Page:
As an online publishing exercise, the class blog is fraught with potential for insecurity for the posting student. First and foremost, in contrast to real-world blogs, where individuals principally write from their strengths about things that they know well, course blogs frequently ask students to publicly display their attempts to write about things that they do not necessarily know well and that they may in fact misrepresent entirely. This difference potentially transforms the blog assignment from a seemingly friendly technology into a very threatening assignment. The nature of the blog writing assignment is thus an important factor to take into consideration. Will the students be writing personal narrative, presenting factual information about a real-world topic, or writing critical responses to a text not included in the blog diegesis? These considerations are important because the degree of personal authority that the student brings to the assignment, the external accessibility of the argument or information included, and the degree of personal exposure that the student feels in executing the task are all interrelated. Correspondingly, if the class bloggers are unsure about exposing their work to the group, they will likewise be even more reluctant to comment (read, criticize) the work of their classmates.

Who is reading? The anxiety of the anonymous reader

To return to the original analogy between “Web 2.0” and “pedagogy 2.0,” both concepts hinge upon the active presence of a reader. Note the use of the word “active” here. Web pages (already identified as Web 1.0 documents) have many readers. Their presence on the page, however, is no more intrusive or explicit than the numbers on the hit counter at the bottom of the page. The key difference between a true blog and a Web page, then, is not reading itself, but what we will call “visible reading,” the act of reading made visible through the traces left behind in the form of comments. Visible reading, however, is much more stressful than mere browsing, reading without leaving a trace, insofar as it exposes the writer to criticism at the same time as it records the reader’s passage. Consequently, in order to create a successful class blogosphere, “the first task of the e-learning teacher is to develop a sense of trust and safety within the electronic community. In the absence of this trust, learners will feel uncomfortable and constrained in posting their thoughts and comments.” (Anderson 2004, Bender 2006) Windham confirms this anxiety – “posting information online makes users think twice about its content and perception.” (Windham 2007)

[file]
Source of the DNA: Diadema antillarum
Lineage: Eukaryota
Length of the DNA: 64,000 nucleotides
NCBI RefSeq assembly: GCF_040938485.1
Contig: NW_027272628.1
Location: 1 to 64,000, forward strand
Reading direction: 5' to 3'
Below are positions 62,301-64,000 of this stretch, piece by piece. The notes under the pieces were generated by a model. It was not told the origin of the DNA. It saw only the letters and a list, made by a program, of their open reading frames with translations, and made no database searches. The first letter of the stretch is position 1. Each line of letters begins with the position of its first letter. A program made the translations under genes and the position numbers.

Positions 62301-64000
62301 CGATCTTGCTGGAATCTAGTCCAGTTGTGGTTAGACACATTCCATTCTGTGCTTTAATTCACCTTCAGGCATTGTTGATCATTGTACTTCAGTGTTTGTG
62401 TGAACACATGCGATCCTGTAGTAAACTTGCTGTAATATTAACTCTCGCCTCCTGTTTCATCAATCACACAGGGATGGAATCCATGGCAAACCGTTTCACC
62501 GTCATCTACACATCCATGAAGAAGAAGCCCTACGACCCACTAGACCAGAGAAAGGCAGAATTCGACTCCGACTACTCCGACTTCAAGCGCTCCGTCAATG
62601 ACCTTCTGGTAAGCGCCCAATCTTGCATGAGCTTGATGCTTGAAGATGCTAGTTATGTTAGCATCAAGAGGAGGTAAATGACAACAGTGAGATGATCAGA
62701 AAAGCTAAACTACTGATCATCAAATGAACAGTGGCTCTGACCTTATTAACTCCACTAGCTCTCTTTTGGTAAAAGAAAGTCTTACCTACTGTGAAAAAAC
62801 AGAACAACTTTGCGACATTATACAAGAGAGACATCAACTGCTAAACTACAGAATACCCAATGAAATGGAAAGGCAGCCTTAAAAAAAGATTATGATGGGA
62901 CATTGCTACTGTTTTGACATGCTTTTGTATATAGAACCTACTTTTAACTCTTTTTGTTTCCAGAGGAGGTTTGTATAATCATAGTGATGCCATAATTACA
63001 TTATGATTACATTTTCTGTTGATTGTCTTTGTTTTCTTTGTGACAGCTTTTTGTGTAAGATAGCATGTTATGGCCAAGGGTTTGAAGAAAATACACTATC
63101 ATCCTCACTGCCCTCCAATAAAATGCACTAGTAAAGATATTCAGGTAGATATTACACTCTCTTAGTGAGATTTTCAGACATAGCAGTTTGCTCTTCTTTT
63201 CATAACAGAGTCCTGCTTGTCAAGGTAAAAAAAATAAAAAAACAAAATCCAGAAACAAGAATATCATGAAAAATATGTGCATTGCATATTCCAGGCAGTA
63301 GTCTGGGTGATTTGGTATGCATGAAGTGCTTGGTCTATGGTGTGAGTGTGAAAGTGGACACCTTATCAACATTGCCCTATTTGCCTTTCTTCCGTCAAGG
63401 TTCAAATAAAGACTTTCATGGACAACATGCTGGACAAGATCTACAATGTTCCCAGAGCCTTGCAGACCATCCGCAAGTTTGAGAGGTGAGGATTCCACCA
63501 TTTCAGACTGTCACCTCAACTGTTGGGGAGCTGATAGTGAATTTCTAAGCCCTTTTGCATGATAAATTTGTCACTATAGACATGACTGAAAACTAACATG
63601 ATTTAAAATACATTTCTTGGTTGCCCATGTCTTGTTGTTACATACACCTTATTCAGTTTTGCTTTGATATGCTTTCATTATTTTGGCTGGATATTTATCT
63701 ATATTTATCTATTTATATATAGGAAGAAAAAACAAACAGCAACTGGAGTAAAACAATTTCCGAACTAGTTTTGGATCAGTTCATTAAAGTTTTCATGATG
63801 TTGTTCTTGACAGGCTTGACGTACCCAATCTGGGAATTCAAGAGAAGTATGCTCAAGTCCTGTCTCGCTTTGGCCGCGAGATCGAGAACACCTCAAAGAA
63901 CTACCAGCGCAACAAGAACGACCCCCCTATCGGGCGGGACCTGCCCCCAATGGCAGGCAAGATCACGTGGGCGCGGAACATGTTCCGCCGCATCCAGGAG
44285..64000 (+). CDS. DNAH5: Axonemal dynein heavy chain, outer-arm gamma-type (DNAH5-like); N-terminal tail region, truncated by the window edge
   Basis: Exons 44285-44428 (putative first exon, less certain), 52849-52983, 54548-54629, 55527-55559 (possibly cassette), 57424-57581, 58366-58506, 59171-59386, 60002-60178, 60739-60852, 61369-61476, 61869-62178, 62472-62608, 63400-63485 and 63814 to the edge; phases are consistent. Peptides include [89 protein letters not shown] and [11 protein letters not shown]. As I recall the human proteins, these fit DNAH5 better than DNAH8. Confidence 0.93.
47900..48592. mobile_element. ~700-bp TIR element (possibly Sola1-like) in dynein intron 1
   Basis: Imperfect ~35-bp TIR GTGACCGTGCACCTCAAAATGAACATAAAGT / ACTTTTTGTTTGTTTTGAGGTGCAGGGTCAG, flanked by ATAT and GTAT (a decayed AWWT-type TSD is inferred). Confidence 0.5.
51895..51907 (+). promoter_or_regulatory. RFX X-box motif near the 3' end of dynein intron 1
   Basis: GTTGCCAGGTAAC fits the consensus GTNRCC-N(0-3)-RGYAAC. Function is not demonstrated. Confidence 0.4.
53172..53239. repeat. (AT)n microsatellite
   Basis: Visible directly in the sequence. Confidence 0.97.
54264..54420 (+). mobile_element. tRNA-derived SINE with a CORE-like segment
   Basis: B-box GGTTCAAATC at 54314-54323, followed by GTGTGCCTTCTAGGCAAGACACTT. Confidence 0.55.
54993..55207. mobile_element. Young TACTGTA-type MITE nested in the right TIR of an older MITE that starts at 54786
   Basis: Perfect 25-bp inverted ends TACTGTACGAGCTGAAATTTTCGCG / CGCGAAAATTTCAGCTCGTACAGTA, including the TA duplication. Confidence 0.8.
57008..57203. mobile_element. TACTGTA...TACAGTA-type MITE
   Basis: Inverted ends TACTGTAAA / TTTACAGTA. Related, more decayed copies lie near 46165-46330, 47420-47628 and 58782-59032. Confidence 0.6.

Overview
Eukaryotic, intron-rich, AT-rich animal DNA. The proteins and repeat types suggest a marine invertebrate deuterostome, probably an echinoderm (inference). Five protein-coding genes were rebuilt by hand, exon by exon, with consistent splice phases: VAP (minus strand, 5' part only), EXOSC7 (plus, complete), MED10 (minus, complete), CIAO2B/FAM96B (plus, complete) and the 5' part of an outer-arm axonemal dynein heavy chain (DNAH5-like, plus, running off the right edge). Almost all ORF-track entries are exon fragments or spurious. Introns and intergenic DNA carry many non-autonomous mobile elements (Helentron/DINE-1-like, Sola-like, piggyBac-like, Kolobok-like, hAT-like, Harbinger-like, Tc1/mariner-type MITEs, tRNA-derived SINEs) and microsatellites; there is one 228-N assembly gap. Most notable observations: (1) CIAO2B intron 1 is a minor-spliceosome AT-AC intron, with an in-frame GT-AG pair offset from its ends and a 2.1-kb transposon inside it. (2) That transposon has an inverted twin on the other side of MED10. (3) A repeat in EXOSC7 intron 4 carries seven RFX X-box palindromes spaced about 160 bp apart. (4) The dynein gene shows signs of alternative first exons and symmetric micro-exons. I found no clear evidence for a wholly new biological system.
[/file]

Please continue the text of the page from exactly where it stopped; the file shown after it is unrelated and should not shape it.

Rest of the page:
Note the emphasis on perception here. Perception is not just a reception question but also a production question, and the imaginary reader is the source of both anxiety and pleasure in this dynamic. The hesitation that many students bring to a class blog in the early stages is in part the expression of their anxiety about reader-perception, about how their work will be perceived by their peers. The emphasis is on the peer reader here because in the context of the traditional assignment structure, student work targets only one reader – the instructor. Face-to-face peer review in the context of the classroom directly expands that readership; peer readership outside of the classroom opens it up entirely, insofar as the asynchronous nature of the blog environment means that at any point, any one of the student’s classmates could be reading, could be reacting or even judging their work. Windham goes on to suggest that these early anxieties are usually temporary, and in a successful class blogosphere they are – almost by definition.

One small but important factor mitigating the feeling of exposure that many students experience with online discussion is the (potentially) personalized nature of the blog environment. Ducate (2005) describes the blog space as a personal home, created by one owner as a place to express his or her personal voice and opinion. A blog is private space despite its public visibility, because its basic tone, shape and content are controlled by the blogger. Comments, by their organization, marginal position on the page, and minimal esthetic control, do not impinge upon the private-space nature of a blog. The primary identity of the blog-space will always be that of the bloggers themselves. For this reason, the degree to which blog support allows for individualized blog spaces appears to have a very real impact on its success as a social-environment tool. With no visual customization options, the advantages of a blog space over a forum space are minimized, and perhaps disappear entirely.

This is significant in the context of blogs contained within LMS environments because, compared to blog environments such as Wordpress or Blogger, for example, they currently offer very little in the way of personalization of the virtual learning space. Becker and Henriksen (2006) attribute this lack to LMS designs based on 19th and 20th-century pedagogical models that fail to recognize the potential in social constructivist models for learning. According to their vision, the next generation of LMS need to provide the personalization options necessary for each student-user to be able to shape their own PLE, or Personal Learning Environment, within the context of the LMS, instead of imposing one static learning environment for all users. The nature of this larger shift towards a decentralized, learner-centric model for the LMS is already apparent in the role of the instructor in the class blog environment.